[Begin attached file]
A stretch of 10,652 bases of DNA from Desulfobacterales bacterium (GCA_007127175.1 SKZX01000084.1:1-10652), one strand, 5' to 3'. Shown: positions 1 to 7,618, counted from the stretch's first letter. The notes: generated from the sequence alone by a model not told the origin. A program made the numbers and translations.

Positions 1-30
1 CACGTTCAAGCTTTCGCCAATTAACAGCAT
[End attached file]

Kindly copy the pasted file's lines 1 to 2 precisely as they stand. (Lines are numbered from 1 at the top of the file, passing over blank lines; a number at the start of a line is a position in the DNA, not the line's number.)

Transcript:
A stretch of 10,652 bases of DNA from Desulfobacterales bacterium (GCA_007127175.1 SKZX01000084.1:1-10652), one strand, 5' to 3'. Shown: positions 1 to 7,618, counted from the stretch's first letter. The notes: generated from the sequence alone by a model not told the origin. A program made the numbers and translations.

Positions 1-30